Construction expert witness, Derek Graham: “I have been serving as a technical construction expert, since 2009, reporting or testifying on more than forty cases. I have testified Federally, and in several states.
I’m typically called to provide reports for construction defects, damage valuations, accidents, or construction project disruption/delays, but I have also testified on product defects, as well. In addition to forensic data analysis, I maintain a bench and workshop/lab where I assemble, disassemble, and document material, equipment, for my expert product analysis reporting. Read more about my background.
I have been active in the construction industry since 1982, working my way up from laborer, rough carpenter, finish carpenter, and mill-worker/installer. Subsequently, I worked in site management, as a superintendent, and then project manager, for luxury general contractors. I reached executive and senior level of project management and project controls, beginning in 2000.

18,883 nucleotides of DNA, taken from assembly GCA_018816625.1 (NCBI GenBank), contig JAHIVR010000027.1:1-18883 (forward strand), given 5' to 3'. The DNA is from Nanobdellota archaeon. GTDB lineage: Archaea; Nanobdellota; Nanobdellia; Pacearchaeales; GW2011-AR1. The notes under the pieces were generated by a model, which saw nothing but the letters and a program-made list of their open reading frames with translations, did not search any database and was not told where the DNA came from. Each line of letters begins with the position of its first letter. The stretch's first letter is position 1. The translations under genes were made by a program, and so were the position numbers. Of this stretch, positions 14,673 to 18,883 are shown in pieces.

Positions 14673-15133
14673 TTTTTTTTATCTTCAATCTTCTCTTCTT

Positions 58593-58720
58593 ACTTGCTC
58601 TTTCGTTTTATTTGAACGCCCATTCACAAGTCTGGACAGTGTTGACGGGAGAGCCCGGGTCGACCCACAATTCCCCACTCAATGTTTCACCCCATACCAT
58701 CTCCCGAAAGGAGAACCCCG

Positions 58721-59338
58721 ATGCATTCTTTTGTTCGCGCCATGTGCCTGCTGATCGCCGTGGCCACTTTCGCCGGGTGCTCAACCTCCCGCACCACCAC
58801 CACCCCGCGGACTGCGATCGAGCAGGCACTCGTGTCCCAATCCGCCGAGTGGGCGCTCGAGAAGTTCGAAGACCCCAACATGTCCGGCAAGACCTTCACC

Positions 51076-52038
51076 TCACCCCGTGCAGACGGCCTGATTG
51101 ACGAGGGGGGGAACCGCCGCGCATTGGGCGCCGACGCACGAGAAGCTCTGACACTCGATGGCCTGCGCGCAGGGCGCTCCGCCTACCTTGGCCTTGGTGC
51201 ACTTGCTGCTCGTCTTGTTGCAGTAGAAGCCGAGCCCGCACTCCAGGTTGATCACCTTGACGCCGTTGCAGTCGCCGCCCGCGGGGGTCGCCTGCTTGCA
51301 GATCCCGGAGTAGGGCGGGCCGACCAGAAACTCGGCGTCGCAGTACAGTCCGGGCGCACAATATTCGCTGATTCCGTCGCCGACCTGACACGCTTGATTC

My diverse background gives me a broad aspect with which to give diligent and professional consideration from many critical perspectives – including designer, builder, specialty contractors, and owner, or stakeholders. I have found that having a sympathetic view of other members is a priceless asset.
Although I began studies in Fine Arts, I finished with a BA in British Literature, from Hunter College, 1991. My studies in rhetoric and literature are germane to my vocation as an expert in the way that I am able to consistently issue compelling reports and testimony. I endeavor to be an ‘expert’ expert – one who is as experienced in his discipline, as he is articulate and precise in his arguments, reporting, and testifying.
Completion Schedules: what they are, and aren’t CPM completion schedules are one of the most challenging responsibilities that a scheduler can have. The closeout period requires a cogent, heads-up approach, that increases the level of exactitude without straining resources. An even bigger challenge lies in involving stakeholders in the drafting of completion schedules. This is